US remains dominant macro theme in 2019

-- | 08/01/2019

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Glenn Freeman: U.S.-China is basically tipped as being the most important issue relative to Europe – the European situation. How does that tie into the broader U.S. situation and these fears over U.S. recession, will they, won't they?

Peter Warnes: Well, I mean, it's on everyone's lips, you read every morning, you see the markets – volatility is there. One morning markets have gone up because there is increased confidence about the trade talks and then the next day they are down because that confidence wasn't, it wasn't justified and so they were all upset…

Freeman: Because Trump didn't shake his hand the right way.

Warnes: Whatever, but I mean it's – they are big issues, there is no doubt about that because whatever happens, the arm wrestle between the two biggest economies in the world it will disrupt global supply chains and it will disrupt global trade. And that is what makes, that’s what economic activity is all about. And so if it's distorted to any great degree, yes, there will be backwash and there will be implications for both those parties in terms of their economies and the economies of people who trade with them. And Australia has to be careful that it doesn’t get – it will get caught up if this thing – is a war of attrition. In other words last man standing, it's going to be very, very dangerous situation. Because 30% of our exports are China facing and there is no doubt that if China economy does slow to a more – to a greater extent than it has been over the last three or four years then we will see backwash here. And I suspect and I have said this before, but I suspect that China is in a better situation or better positioned to replace the U.S. market than the U.S. is to replace the Chinese market.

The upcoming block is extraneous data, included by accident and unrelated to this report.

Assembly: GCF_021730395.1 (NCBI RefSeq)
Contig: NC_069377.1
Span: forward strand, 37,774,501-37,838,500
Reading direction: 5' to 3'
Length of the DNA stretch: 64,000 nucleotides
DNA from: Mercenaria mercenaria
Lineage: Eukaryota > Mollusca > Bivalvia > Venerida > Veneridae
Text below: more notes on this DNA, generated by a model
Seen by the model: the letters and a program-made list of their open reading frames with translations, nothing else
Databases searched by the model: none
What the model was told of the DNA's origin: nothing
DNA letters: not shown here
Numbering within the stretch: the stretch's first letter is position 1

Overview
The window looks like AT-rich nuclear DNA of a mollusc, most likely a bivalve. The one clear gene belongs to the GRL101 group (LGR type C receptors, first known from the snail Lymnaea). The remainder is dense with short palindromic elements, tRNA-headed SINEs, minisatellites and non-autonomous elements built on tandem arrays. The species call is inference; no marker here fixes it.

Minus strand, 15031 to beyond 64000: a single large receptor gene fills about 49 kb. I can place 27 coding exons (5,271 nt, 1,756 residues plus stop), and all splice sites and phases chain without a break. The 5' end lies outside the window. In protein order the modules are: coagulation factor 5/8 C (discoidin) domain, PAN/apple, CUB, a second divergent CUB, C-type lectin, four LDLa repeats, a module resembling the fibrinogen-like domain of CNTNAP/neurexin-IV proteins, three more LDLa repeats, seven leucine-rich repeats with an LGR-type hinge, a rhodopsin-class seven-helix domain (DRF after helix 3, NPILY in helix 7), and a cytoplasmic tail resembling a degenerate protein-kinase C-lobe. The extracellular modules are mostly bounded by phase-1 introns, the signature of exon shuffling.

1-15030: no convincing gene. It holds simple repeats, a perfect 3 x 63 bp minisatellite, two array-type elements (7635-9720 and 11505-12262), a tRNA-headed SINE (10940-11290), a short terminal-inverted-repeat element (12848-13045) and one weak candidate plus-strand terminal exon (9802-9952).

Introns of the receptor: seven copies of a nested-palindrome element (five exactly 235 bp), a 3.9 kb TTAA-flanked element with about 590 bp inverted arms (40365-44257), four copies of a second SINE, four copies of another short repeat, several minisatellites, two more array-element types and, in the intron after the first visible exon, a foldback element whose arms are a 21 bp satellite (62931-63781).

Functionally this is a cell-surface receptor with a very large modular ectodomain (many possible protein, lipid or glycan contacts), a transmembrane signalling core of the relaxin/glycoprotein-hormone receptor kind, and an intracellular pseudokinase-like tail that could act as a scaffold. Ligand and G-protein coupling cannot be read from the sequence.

Freeman: And you have taken a slightly different slant on the, now the talk about whether, will there, won't there be U.S. recession in 2019 or 2020.

Warnes: There may or may not be a recession in the U.S. in 2020. If the markets think there will be, it's likely to happen you get the reaction that it will pre-warn in 2019. You'll get a correction in the market predicting a contraction in the economic activity at a later date. The Fed has got a dual mandate in full employment and price stability. They have to have monetary policy in place before these things happen. So that when the conditions adjust whether they contract and they stimulus or the other way around. They have the policy in place that they can react and then do something. So having Fed funds arrive at 3% in the back end of 2019 if in fact an exogenous factor drives the U.S. economy into a contraction. They haven’t got a lot of ammunition to stimulate because we already know that this balance sheet is full. It's still got $4 trillion worth of assets on it from qualitative easing. So they haven’t normalized their balance sheet and I don’t think they've got to the stage where they would really like, I think the normalization of the monetary policy hasn't run it's full course. They are battling with the White House. The White House is continuing to stick its nose into what the Fed is trying to do that is – that’s persona non grata.

Freeman: It’s not unprecedented, but it's incredibly rare isn’t it.

This report appeared on 2021 Morningstar Australasia Pty Limited

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